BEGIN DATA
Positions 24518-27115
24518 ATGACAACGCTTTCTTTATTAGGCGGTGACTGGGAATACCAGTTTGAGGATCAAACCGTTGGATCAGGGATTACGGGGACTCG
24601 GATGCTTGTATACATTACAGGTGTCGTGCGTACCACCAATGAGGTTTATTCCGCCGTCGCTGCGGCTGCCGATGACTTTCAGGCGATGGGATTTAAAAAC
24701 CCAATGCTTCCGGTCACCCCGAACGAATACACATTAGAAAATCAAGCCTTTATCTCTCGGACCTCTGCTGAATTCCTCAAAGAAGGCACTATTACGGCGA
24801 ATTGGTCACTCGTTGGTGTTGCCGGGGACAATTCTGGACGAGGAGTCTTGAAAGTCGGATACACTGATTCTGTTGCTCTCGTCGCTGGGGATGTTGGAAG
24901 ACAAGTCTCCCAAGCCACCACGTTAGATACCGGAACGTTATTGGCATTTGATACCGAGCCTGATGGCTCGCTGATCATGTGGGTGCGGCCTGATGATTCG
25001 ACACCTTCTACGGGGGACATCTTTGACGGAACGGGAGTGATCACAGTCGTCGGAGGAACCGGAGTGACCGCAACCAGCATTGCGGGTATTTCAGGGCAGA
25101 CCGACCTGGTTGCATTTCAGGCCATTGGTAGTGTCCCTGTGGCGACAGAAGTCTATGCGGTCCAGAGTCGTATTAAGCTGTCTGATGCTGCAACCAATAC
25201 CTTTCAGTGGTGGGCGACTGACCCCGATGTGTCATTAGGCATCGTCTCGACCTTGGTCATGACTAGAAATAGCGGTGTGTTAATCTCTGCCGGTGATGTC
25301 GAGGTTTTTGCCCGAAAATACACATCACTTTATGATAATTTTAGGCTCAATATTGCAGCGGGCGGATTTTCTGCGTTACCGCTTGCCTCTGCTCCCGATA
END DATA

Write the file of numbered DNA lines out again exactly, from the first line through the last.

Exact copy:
Positions 24518-27115
24518 ATGACAACGCTTTCTTTATTAGGCGGTGACTGGGAATACCAGTTTGAGGATCAAACCGTTGGATCAGGGATTACGGGGACTCG
24601 GATGCTTGTATACATTACAGGTGTCGTGCGTACCACCAATGAGGTTTATTCCGCCGTCGCTGCGGCTGCCGATGACTTTCAGGCGATGGGATTTAAAAAC
24701 CCAATGCTTCCGGTCACCCCGAACGAATACACATTAGAAAATCAAGCCTTTATCTCTCGGACCTCTGCTGAATTCCTCAAAGAAGGCACTATTACGGCGA
24801 ATTGGTCACTCGTTGGTGTTGCCGGGGACAATTCTGGACGAGGAGTCTTGAAAGTCGGATACACTGATTCTGTTGCTCTCGTCGCTGGGGATGTTGGAAG
24901 ACAAGTCTCCCAAGCCACCACGTTAGATACCGGAACGTTATTGGCATTTGATACCGAGCCTGATGGCTCGCTGATCATGTGGGTGCGGCCTGATGATTCG
25001 ACACCTTCTACGGGGGACATCTTTGACGGAACGGGAGTGATCACAGTCGTCGGAGGAACCGGAGTGACCGCAACCAGCATTGCGGGTATTTCAGGGCAGA
25101 CCGACCTGGTTGCATTTCAGGCCATTGGTAGTGTCCCTGTGGCGACAGAAGTCTATGCGGTCCAGAGTCGTATTAAGCTGTCTGATGCTGCAACCAATAC
25201 CTTTCAGTGGTGGGCGACTGACCCCGATGTGTCATTAGGCATCGTCTCGACCTTGGTCATGACTAGAAATAGCGGTGTGTTAATCTCTGCCGGTGATGTC
25301 GAGGTTTTTGCCCGAAAATACACATCACTTTATGATAATTTTAGGCTCAATATTGCAGCGGGCGGATTTTCTGCGTTACCGCTTGCCTCTGCTCCCGATA